Troubleshooting NIPPV

NIPPV is provided with a ventilator, therefore there is no "bubbling" noise.

'Disconnection' alarm

Check if a leak originates from the circuit or from the 'infant' as you would with an infant on bubble CPAP (see CPAP - troubleshooting)

  • Systematically check the circuit.
  • Make sure the prongs fit snugly and are positioned properly. Consider a duoderm patch, a chin strap and/or a dummy.
  • Check that the disconnection alarm limit is set at 20 sec.
  • Ensure breathing check has been completed with Hudson prongs occluded prior to starting NIPPV. If unsure, redo breathing check (see above NIPPV set up step 4)
  • In case the ventilator keeps alarming despite above measures,  increase flow to up to 20 L/min. If ongoing alarms, lengthening Ti to 0.5 sec may reduce alarms. Make sure MAP reaches required pressure, i.e. if baby would be on Hudson CPAP 8 cmH2O then achieved MAP should be 8 cmH2O. 

Damage to nasal septum

The risk of nasal septal damage is the same as for nCPAP and should be prevented with careful positioning of the prongs and close monitoring (see CPAP - troubleshooting). A nasopharyngeal airway is an alternative option to Hudson prongs (see 'Nasopharyngeal CPAP'). However, studies have shown that for CPAP, short binasal prongs are more effective at preventing reintubation than single nasopharyngeal prongs.5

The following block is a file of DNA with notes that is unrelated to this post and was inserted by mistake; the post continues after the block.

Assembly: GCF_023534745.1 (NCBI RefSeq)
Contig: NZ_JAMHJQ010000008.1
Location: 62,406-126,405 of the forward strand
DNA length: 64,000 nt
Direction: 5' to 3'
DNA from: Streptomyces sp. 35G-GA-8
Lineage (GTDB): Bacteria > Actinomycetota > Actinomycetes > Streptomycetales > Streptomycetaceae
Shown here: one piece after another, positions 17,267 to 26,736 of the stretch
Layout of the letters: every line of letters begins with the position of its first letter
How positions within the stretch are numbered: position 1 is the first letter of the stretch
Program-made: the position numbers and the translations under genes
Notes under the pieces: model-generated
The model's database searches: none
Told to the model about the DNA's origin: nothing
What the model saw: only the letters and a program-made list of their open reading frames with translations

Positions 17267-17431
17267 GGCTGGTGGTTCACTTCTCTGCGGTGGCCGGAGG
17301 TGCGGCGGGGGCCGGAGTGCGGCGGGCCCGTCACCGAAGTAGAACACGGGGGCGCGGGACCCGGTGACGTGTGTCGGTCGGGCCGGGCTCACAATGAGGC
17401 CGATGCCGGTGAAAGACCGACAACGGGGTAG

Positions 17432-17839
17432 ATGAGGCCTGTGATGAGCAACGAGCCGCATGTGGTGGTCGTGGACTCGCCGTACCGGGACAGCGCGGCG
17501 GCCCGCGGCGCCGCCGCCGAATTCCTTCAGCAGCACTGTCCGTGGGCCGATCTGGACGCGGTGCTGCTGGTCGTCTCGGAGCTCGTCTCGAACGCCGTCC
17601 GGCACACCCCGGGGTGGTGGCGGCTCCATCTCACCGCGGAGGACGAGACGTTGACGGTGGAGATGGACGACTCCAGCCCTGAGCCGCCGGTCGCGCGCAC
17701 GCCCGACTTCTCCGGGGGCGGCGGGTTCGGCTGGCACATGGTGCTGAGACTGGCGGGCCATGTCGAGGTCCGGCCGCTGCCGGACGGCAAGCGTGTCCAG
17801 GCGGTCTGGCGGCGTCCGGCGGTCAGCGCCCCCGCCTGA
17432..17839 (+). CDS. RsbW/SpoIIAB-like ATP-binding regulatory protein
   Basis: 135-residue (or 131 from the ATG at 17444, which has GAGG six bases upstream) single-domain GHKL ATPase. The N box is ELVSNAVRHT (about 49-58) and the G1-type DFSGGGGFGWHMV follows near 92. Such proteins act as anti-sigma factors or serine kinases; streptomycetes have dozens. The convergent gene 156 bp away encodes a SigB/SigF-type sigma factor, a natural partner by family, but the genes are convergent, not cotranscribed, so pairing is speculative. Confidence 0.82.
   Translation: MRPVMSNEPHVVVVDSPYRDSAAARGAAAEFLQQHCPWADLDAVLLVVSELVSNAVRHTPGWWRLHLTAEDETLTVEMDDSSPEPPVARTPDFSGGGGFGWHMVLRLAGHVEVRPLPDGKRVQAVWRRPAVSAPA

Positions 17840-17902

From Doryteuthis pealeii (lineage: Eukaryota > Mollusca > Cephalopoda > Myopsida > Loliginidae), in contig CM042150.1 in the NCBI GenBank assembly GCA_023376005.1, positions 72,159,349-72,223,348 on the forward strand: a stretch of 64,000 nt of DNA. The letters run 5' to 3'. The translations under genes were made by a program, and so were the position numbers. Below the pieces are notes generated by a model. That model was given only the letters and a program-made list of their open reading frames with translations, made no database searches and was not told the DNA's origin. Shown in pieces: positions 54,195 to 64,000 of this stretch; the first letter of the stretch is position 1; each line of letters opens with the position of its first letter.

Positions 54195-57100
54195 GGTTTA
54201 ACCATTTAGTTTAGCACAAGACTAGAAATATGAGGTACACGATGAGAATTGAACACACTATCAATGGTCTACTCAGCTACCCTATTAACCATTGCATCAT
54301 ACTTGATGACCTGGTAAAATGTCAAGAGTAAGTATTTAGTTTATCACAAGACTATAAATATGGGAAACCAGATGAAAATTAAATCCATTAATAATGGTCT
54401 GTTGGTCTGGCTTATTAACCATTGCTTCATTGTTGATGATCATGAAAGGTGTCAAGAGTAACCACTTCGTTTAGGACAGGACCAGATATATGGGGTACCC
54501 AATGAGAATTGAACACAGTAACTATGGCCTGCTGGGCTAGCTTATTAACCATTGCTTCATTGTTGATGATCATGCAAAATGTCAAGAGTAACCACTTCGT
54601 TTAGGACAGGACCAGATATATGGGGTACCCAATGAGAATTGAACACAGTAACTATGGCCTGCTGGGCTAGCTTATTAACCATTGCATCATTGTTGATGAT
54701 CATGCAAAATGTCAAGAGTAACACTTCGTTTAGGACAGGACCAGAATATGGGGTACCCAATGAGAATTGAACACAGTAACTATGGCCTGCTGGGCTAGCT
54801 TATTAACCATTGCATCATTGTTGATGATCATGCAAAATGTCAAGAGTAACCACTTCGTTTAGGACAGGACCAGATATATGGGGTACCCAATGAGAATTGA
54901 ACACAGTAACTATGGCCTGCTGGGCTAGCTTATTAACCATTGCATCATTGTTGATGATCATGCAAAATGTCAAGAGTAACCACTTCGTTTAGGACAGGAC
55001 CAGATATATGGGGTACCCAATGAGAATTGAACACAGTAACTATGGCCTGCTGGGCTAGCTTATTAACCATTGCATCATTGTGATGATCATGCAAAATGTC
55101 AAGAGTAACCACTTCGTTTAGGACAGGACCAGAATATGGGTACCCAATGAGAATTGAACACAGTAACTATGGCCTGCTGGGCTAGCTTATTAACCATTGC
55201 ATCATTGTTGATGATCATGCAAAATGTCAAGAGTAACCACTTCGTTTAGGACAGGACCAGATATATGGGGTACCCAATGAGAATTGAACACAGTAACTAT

Unsettled infant

Settling the infant can be difficult and time consuming. Make sure the prongs are in a good position and that the infant is positioned comfortably. If this does not improve the situation, check 'CPAP - troubleshooting'


  1. Kirpalani H, Millar D, Lemyre B, Yoder BA, Chiu A, Roberts RS. A trial comparing noninvasive ventilation strategies in preterm infants. NEJM. 2013;369:611-20.
  2. Lemyre B, Davis PG, De Paoli AG, Kirpalani H. Nasal intermittent positive pressure ventilation (NIPPV) versus nasal continuous positive airway pressure (NCPAP) for preterm neonates after extubation. Cochrane database Syst Rev. 2014:CD003212.
  3. Owen LS, Morley CJ, Dawson JA, Davis PG. Effects of non-synchronised nasal intermittent positive pressure ventilation on spontaneous breathing in preterm infants. Arch Dis Child Fetal Neonatal Ed. 2011;96:F422-8.
  4. Roberts CT, Davis PG, Owen LS. Neonatal non-invasive respiratory support: synchronised NIPPV, non-synchronised NIPPV or bi-level CPAP: what is the evidence in 2013? Neonatology. 2013;104:203-9.
  5. De Paoli A, Davis P, Faber B, Morley C. Devices and pressure sources for administration of nasal continuous positive airway pressure ( NCPAP ) in preterm neonates. Cochrane Database Syst Rev. 2008;CD002977.

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Document Control

  • Date last published: 19 September 2018
  • Document type: Clinical Guideline
  • Services responsible: Neonatology
  • Owner: Newborn Services Clinical Practice Committee
  • Editor: Sarah Bellhouse
  • Review frequency: 2 years